I Was Diagnosed With Breast Cancer After Having a Baby

Imagine having to juggle surgery and chemo while tending to the needs of a newborn. Melissa Thompson was a 32-year-old first-time mom when she found out she had breast cancer.

Mellissa Thompson was 32 years old when she had her first baby—and was also diagnosed with breast cancer. Here is her story.

Poppy, my daughter, was born in July 2015. I had a regular delivery in a hospital near my home in Connecticut, and I began breastfeeding right away. For the first few days, everything was good, except for the high fevers I started having. My hospital discharge papers instructed me to call my OB-GYN immediately if I experienced a fever over 100.4 degrees, so I finally went to her office after days of denial.

She diagnosed me with mastitis—an infection of the breast tissue often triggered by a plugged milk duct that causes swelling, tenderness, and redness, according to the American Cancer Society (ACS)—and put me on antibiotics. I continued to try to breastfeed, though it was painful. My high fevers persisted and breastfeeding became more difficult. I did another round of antibiotics, but when those proved to be ineffective, I was referred to a breast surgeon.

The surgeon did an ultrasound and attributed my symptoms yet again to mastitis. I was reassured throughout this process that everything was fine, and I had nothing to worry about. So I didn't panic when I went back a month later for a follow-up ultrasound and then a biopsy, which the radiologist said was a standard procedure.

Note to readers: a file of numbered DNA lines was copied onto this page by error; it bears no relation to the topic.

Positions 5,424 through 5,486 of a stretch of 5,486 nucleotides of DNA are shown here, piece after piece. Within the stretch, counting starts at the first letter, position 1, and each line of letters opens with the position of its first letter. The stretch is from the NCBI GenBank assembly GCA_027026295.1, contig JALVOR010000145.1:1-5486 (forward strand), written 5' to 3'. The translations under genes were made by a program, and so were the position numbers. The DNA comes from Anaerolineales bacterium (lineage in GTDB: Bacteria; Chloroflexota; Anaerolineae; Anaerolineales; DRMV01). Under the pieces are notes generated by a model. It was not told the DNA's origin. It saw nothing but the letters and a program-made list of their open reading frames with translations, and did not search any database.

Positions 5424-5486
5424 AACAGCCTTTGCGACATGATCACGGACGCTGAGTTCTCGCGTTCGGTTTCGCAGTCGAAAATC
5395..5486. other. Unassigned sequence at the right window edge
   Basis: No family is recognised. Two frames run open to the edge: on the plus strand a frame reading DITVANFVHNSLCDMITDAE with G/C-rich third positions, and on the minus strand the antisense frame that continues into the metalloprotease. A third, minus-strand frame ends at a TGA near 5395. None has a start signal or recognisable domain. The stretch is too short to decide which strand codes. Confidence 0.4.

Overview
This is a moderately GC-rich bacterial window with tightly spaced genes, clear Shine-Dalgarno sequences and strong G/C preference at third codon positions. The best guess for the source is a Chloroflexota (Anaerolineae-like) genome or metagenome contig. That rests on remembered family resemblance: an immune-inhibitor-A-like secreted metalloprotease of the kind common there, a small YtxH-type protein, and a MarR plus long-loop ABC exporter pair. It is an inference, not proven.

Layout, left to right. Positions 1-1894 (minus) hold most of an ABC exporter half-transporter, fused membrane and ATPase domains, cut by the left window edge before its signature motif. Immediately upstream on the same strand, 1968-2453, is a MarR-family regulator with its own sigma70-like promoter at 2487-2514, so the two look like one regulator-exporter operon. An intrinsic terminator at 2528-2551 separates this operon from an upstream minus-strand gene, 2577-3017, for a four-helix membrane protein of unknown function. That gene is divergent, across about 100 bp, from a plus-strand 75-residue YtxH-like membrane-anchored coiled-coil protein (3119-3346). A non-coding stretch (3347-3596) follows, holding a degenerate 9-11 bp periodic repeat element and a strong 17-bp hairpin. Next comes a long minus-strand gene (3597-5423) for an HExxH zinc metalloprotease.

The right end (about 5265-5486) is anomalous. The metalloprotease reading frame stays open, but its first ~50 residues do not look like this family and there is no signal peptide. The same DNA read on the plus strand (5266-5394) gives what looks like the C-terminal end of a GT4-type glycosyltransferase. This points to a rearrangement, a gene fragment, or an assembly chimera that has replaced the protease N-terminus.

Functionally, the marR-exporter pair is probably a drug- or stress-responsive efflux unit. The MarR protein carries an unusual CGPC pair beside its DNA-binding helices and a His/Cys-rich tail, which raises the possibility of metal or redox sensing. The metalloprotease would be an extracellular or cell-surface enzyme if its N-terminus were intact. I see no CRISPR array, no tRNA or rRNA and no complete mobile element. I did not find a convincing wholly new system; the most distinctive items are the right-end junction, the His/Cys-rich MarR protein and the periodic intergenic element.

Throughout this entire process, breast cancer didn't really cross my mind. While friends with cancer scares told stories of the anxiety-ridden time between getting the biopsy and receiving the results, I felt calm. I was a brand-new mom trying to manage life with a newborn baby, and breast cancer seemed like a non-issue—until it wasn't.

An Alarming Text From the Hospital

I had Poppy asleep in my arms when a notification from the hospital came through on my phone: Reminder, your oncology appointment is tomorrow at 9 a.m. I was in total shock. Until that moment, I did not have an oncologist.

I called the hospital, and when I explained the situation, the person on the other end of the phone gasped. They put me through to a doctor who said that the notification was "an oversight." They said, "I wanted to call you in [for an initial appointment] because I wanted you to be prepared. You're going to have a lot of appointments in the next few days."